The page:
Innovation, Growth, and Global Impact:

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Meeting Notes - SPS Reporters at Science Conferences

Innovation, Growth, and Global Impact:

How AAPM and COMP Adapted to COVID-19


Michelle de Oliveira, SPS Member, Wheaton College

A map showing the locations from which AAPM|COMP attendees participated in the virtual meeting.  Image courtesy of AAPM|COMP. The bustling conference hall is temporarily extinct. In the wake of COVID-19, the joint meeting of the American Association of Physicists in Medicine (AAPM) and the Canadian Organization of Medical Physicists (COMP) went from being in Vancouver to being completely virtual. The clicking of a mouse replaced the rhythmic clacking of a suitcase on airport tile, while the confused turning of an exhibition hall map became the navigation of unfamiliar online platforms. For four days last July, 3,677 registrants participated in online lectures, a multimedia exhibition hall, discussion panels, chat rooms, competitions, and social events.

Michelle de Oliveira, SPS reporter. Photo courtesy of the author.As an undergraduate student in applied physics whose experience with professional physics conferences was limited, I was worried that the AAPM|COMP experience would be just another blue screen. However, AAPM took charge of the online meeting and went above and beyond my expectation, creating a fully interactive website designed for and by medical physicists to ensure the best possible online conference experience.

In his message, AAPM’s then president, M. Saiful Huq, acutely stated that the pandemic has affirmed “Global health is local health and local health is global health. As one of the largest organizations of medical physics, the AAPM|COMP participants are tasked with the herculean level of innovation necessary to combat any disease for the betterment of all of humanity. In a time such as 2020, this call is even more relevant.” This call for the drastic improvement of global health and eliminating global disparities reverberated throughout the event. Topics ranged from hard skills such as those used in diagnostic, imaging, and therapy physics, to softer skills like residency mentor-mentee relationships, social media, and alternative educational tracks. However, all these topics resonated with the same note, described by Huq as developing “strategies to close the gap in standard imaging and cancer therapy procedures” for increased global impact.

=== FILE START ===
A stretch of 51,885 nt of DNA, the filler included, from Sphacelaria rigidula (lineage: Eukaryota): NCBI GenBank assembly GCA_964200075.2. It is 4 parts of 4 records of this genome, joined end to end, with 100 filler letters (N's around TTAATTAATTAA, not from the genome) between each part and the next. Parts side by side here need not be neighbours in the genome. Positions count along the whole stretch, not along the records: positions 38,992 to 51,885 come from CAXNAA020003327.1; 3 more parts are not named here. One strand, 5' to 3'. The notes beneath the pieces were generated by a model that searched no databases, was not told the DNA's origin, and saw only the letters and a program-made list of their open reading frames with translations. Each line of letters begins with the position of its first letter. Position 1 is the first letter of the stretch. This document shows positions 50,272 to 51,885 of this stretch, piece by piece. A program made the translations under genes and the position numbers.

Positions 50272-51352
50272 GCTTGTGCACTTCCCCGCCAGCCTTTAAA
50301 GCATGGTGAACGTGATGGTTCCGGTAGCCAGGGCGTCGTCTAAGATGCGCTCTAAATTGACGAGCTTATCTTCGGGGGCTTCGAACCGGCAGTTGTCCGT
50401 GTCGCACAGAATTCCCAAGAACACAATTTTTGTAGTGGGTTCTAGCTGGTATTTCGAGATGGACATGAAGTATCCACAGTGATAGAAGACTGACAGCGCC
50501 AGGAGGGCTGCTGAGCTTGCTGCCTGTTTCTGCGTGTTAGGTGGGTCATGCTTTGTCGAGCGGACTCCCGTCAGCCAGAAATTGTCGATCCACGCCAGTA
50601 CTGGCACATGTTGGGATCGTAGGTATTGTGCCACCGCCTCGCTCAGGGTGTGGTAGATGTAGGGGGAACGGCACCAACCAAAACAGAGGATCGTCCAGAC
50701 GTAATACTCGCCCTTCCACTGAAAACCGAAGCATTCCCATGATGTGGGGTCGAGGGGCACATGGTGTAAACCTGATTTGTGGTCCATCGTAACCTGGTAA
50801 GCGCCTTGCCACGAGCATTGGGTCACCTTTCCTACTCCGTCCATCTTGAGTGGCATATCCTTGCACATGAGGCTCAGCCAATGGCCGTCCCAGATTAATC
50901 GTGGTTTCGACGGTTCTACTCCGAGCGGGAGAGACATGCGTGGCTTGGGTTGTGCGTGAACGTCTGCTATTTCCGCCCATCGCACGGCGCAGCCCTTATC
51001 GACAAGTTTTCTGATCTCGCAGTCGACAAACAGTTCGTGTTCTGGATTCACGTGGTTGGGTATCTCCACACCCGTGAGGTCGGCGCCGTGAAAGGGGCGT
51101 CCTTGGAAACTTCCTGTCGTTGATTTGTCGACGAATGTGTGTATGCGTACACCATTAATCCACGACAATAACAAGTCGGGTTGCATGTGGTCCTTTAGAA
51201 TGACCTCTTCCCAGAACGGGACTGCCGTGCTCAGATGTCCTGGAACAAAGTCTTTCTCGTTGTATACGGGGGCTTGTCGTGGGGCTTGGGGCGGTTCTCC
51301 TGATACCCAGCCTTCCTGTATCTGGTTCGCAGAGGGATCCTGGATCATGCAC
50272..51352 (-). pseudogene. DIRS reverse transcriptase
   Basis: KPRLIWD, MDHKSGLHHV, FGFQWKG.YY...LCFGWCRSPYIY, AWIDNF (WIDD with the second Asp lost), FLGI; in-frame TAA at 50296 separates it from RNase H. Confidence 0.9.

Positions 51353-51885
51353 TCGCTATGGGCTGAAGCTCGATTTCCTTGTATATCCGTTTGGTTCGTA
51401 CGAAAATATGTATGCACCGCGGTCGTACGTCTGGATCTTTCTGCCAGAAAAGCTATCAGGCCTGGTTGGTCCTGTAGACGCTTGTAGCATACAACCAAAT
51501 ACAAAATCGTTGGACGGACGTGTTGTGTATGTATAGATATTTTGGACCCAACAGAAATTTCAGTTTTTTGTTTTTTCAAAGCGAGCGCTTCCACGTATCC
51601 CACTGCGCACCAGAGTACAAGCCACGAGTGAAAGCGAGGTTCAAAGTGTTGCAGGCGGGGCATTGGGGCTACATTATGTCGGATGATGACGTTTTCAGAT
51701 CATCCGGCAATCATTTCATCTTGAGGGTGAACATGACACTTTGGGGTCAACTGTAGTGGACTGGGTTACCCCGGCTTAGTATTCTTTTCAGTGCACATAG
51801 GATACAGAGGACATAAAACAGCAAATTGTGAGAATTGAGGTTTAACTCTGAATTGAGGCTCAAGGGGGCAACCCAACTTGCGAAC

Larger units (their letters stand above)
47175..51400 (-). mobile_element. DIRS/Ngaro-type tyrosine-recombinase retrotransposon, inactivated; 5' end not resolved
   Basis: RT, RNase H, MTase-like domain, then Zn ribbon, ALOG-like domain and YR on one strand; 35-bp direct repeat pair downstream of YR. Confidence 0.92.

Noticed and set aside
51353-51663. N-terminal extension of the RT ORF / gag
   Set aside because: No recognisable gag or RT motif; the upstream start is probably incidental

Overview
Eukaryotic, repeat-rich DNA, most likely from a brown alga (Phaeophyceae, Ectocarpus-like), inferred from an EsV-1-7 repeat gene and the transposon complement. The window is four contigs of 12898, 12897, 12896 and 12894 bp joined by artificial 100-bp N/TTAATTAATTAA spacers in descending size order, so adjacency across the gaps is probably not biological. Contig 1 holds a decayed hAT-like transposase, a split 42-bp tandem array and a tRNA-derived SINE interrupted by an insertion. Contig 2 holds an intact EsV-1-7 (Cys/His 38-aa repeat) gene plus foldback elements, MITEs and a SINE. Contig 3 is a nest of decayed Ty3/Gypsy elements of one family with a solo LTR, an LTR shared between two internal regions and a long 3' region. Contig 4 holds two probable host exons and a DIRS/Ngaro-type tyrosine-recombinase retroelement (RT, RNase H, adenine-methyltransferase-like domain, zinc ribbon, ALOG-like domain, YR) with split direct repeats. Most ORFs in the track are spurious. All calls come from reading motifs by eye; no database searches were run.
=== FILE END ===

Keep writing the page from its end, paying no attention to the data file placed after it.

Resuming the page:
Conferences were primarily prerecorded, with the presenters in the audience for a live question-and-answer session. Throughout the week, there was also a live chat box that allowed attendees to pose new questions to presenters. One of the many benefits of the online platform was that sessions were recorded and posted on the meeting website until six weeks after the conference, removing the stress of picking the right sessions to attend. It was easy to hop out of meetings if necessary, as well as catch the recordings of sessions that happened simultaneously.

And while live sessions can fill up due to platform performance capacity, anyone can revisit recorded sessions. This feature is valuable for popular topics such as FLASH radiation therapy, which first gained steam at the 2019 AAPM meeting. This year’s sessions also included a presentation on ionizing radiation with ultrahigh dose rates (coined FLASH radiotherapy or FLASH-RT) and its link to drastically reducing side effects while maintaining tumor control. A session on the clinical translation of FLASH radiation therapy filled up quickly after opening, but thanks to its virtual format, those who didn't get in were able to view the recorded session later.